Andy Murray's Wimbledon Win 'Hasn't Quite Sunk In'

What do you do after you win the biggest title in your sport and become a national hero in the process?

If you're Andy Murray, who on Sunday became the first British man to win Wimbledon in 77 years, you party, with very little sleep.

"We got there after midnight and spent a couple of hours there and went home," Murray said today on " Good Morning America," referring to the Wimbledon Championships 2013 Winners Ball he attended last night with his longtime girlfriend, Kim Sears.

"I got about an hour of sleep," he said.

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Murray, 26, had much to celebrate after defeating Novak Djokovic in three sets - 6-4, 7-5 and 6-4 - to take home the Wimbledon crown. The last time a British man accomplished the same feat was in 1936, when Queen Elizabeth was just a 10-year-old girl.

"I think that part of it hasn't quite sunk in," Murray said. "I realize that I won Wimbledon yesterday but I think like the magnitude of the win hasn't really sunk in yet."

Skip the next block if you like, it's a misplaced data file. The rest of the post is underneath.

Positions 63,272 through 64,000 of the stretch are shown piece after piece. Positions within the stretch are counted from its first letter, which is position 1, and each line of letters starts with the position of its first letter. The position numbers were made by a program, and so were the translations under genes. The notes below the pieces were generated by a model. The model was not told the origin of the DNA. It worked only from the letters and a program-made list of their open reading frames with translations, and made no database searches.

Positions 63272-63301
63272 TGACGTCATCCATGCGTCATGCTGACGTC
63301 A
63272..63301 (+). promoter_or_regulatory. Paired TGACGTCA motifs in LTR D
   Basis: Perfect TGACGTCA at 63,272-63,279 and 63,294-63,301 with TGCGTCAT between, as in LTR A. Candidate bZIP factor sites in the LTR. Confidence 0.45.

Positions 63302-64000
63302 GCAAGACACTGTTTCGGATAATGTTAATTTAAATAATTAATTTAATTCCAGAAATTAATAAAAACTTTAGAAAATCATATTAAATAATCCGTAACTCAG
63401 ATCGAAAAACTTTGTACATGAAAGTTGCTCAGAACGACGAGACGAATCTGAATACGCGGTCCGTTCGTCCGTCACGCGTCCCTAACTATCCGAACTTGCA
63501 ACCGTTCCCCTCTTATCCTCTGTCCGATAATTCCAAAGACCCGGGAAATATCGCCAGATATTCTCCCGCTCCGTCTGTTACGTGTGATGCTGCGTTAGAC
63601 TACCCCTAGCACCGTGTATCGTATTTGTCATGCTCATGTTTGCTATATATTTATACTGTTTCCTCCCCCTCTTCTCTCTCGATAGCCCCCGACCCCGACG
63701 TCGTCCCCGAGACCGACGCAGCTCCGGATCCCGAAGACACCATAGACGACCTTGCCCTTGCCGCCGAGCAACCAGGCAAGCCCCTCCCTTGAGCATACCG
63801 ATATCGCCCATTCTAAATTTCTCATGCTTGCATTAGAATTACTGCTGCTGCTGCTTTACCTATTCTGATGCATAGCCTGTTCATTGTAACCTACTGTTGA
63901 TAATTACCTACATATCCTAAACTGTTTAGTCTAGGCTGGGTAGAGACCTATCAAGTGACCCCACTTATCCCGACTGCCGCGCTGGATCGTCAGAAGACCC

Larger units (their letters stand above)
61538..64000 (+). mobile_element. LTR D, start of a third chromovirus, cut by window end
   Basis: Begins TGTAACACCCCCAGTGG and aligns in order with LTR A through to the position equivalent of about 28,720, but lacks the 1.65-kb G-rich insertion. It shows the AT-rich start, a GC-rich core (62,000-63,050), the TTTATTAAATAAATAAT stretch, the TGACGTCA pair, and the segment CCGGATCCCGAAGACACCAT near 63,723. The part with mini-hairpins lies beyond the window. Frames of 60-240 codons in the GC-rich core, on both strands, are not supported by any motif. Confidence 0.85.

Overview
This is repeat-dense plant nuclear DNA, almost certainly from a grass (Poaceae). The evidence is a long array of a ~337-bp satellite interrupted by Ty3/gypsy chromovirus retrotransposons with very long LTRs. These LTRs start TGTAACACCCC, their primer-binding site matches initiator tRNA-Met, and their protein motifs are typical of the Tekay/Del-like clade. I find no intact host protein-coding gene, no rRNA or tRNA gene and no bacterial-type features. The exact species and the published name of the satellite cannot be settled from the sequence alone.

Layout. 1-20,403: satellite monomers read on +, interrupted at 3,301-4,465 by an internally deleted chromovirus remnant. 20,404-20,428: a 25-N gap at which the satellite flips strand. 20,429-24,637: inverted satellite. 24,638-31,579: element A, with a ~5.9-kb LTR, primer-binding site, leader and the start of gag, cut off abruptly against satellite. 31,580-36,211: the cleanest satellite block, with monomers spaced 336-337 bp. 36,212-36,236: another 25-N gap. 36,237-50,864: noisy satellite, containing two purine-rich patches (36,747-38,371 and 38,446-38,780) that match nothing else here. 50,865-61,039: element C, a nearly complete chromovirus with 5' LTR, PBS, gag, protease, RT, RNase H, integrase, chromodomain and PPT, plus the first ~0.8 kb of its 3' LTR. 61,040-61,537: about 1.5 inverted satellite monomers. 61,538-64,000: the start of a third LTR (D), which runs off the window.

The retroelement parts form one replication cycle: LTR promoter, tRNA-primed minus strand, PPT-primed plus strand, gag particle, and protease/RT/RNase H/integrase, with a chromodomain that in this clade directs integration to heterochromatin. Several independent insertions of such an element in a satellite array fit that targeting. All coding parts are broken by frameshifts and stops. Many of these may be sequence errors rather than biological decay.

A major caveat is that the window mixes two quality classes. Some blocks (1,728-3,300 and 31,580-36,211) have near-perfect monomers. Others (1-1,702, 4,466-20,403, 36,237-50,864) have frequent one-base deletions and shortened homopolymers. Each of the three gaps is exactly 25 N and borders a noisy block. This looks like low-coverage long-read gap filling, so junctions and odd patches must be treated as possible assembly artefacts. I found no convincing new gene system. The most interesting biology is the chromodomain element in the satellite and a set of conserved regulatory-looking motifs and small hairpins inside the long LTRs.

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"The last two or three weeks I've tried to stay away from all of the newspapers, the TVs and everything like that so I'm sure in the next couple of days when I turn the TV back on and watch the news I'll start to understand how big a deal it was," he said.

Murray's fellow Brits understood how big a deal this was just as soon as the championship point was won. The crowd at Centre Court went wild, erupting into a standing ovation as Murray kicked a tennis ball into the stands and dropped to his knees.

Murray's next move was a traditional path taken by Wimbledon champs, heading into the stands to hug and kiss family members and friends, only the tennis champ almost made a big mistake.

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Murray was spotted hugging Sears, his girlfriend, and even his coach, Ivan Lendl, but nearly missed thanking his mother, Judy.

"She was actually quite a few rows behind so I didn't actually see her but I heard her shouting when I was on my back down to the court so I thought I better come back and see her," he said. "It would have been pretty good if I had just ignored her but it's probably a good move to go back and see her."

Up next for Murray is the U.S. Open in August in New York City where the Olympic gold medalist will defend his title.

"I'm really looking forward to that," he said of tennis's next Grand Slam. "It was an amazing match last year in New York. I'll take a bit of a break now and get training and try and get myself ready and give it my best shot there."

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